Zoo animals in Athens at risk as crisis hits feed imports

2015-07-17 20:02


Multimedia   ·   User Galleries   ·   News in Pictures Send us your pictures  ·  Send us your stories

Athens - Curious and noisy, a group of Madagascar lemurs surround Jean-Jacques Lesueur, founder of Attica Park in Athens, unaware that the special biscuits he is handing out to them are running low and they may soon not have enough to eat.

Three weeks after capital controls were imposed on Greece's moribund banking system, supplies of the special imported dietary supplements needed to feed 2 200 animals from 345 species at Athens' only zoo are under threat.

Like other foreign companies, suppliers of products ranging from frozen fish from the Netherlands to meal worms from Germany or special additives from France who used to be paid 60 days after delivery are now demanding payment in advance.

"Many of our animals require a special diet, which demands specific nutrition that can only be imported," Lesueur, a 71-year-old Frenchman who has lived in Athens for more than 45 years, told Reuters.

Two weeks ago on July 7, he received a call from his suppliers, telling him that the regular three-week delivery due in two days’ time would have to be paid in advance.

Lesueur tried to keep calm but realised that with the banks closed, he could not meet the payment.

"You can't do this, we're talking about animal lives here," he told the suppliers, who eventually relented and agreed to make an exception. But they warned that future orders would have to be paid in advance.

Walking through the zoo, he points to ant-eaters, which get through around a ton of meal worms a year or seals, pelicans, penguins or dolphins which rely on frozen herring from the Netherlands.

Meanwhile, he tries to find other solutions such using domestically produced horse feed additives for rhinos.

Already suffering as visitor numbers have dropped during the economic crisis, the privately owned zoo is also bracing for the shock of a steep rise in value added tax, which has jumped to 23% with immediate effect under the latest bailout deal.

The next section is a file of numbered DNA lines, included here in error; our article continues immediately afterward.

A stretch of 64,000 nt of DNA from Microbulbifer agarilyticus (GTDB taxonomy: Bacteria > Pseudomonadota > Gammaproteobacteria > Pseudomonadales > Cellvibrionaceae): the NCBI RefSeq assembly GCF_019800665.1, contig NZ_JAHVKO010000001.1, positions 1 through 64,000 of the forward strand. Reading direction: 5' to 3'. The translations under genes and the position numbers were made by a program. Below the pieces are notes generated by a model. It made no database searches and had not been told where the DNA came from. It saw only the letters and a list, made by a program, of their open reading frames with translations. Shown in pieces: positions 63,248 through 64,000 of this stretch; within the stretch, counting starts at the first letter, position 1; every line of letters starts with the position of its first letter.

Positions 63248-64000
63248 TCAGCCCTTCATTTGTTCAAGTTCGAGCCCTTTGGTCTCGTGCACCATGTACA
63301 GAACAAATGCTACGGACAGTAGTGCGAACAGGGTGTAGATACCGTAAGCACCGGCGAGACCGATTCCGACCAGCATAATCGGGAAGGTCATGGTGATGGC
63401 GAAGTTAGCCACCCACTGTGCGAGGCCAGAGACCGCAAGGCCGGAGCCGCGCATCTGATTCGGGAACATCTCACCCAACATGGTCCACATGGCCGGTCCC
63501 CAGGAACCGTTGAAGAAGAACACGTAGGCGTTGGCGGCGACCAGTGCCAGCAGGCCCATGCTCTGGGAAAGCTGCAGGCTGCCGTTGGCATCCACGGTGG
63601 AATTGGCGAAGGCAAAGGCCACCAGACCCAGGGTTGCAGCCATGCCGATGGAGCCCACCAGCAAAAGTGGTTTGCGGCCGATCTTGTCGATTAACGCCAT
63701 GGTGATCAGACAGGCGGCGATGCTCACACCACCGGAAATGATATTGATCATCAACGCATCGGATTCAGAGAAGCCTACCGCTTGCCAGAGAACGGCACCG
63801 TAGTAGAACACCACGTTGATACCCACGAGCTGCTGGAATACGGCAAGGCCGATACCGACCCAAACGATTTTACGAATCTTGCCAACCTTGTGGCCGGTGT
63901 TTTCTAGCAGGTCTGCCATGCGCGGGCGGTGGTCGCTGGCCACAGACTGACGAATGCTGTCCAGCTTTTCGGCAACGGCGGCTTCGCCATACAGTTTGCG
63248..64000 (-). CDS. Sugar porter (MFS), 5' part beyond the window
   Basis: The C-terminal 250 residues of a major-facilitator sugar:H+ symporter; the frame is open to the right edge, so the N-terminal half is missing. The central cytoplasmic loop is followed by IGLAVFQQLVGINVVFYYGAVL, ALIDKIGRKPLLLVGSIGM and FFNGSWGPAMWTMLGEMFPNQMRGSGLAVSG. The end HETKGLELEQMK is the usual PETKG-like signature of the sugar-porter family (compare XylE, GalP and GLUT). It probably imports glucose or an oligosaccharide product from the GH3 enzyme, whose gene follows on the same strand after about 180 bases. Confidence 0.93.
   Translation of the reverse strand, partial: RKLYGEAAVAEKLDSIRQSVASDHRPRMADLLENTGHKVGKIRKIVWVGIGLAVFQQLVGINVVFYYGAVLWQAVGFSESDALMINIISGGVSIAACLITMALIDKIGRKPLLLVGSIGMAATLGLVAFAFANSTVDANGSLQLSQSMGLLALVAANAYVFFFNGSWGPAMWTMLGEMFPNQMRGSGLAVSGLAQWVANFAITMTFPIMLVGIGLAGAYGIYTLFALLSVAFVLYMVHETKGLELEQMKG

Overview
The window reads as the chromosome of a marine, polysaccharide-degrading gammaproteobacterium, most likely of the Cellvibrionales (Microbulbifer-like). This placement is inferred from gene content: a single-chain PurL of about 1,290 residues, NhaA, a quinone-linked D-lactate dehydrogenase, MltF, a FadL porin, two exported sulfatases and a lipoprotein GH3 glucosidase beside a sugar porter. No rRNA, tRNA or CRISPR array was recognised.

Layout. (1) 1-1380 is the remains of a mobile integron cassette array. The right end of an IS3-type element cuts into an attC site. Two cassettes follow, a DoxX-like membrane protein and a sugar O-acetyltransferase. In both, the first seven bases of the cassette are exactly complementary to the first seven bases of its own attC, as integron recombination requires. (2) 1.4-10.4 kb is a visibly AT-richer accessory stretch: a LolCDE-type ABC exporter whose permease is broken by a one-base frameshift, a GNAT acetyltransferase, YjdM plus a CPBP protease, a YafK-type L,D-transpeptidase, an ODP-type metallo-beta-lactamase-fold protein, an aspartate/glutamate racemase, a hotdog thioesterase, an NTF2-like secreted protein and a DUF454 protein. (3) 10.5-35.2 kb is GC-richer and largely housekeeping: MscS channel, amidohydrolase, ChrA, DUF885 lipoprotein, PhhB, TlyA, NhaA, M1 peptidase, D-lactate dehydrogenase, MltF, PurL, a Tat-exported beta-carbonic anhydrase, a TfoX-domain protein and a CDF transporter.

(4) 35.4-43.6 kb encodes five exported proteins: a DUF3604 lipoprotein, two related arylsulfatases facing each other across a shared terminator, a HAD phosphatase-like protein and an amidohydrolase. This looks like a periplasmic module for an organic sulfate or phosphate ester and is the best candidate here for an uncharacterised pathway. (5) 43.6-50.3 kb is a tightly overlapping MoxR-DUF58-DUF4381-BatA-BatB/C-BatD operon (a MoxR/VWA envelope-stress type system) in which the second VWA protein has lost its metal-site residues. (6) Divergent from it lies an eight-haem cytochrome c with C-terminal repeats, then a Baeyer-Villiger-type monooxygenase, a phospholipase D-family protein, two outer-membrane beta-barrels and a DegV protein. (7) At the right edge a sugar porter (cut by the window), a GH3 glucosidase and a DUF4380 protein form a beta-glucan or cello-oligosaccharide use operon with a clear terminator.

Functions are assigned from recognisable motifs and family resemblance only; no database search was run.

But it is the plight of the animals which gives Lesueur the most urgent headaches.

"We want to pay them, we just don't have a way at the moment, the country is blocked, I can't get money out and our frozen supplies won't last more than two more weeks," he said.

"After that it will become very urgent to get supplies. It's a matter of life or death for the animals."

Read more on:    greece  |  economy

Join the conversation!

24.com encourages commentary submitted via MyNews24. Contributions of 200 words or more will be considered for publication.

We reserve editorial discretion to decide what will be published.
Read our comments policy for guidelines on contributions.

24.com publishes all comments posted on articles provided that they adhere to our Comments Policy. Should you wish to report a comment for editorial review, please do so by clicking the 'Report Comment' button to the right of each comment.

Comment on this story
Comments have been closed for this article.

Inside News24


Book flights

Compare, Book, Fly

Traffic Alerts
There are new stories on the homepage. Click here to see them.


Create Profile

Creating your profile will enable you to submit photos and stories to get published on News24.

Please provide a username for your profile page:

This username must be unique, cannot be edited and will be used in the URL to your profile page across the entire 24.com network.


Location Settings

News24 allows you to edit the display of certain components based on a location. If you wish to personalise the page based on your preferences, please select a location for each component and click "Submit" in order for the changes to take affect.

Facebook Sign-In

Hi News addict,

Join the News24 Community to be involved in breaking the news.

Log in with Facebook to comment and personalise news, weather and listings.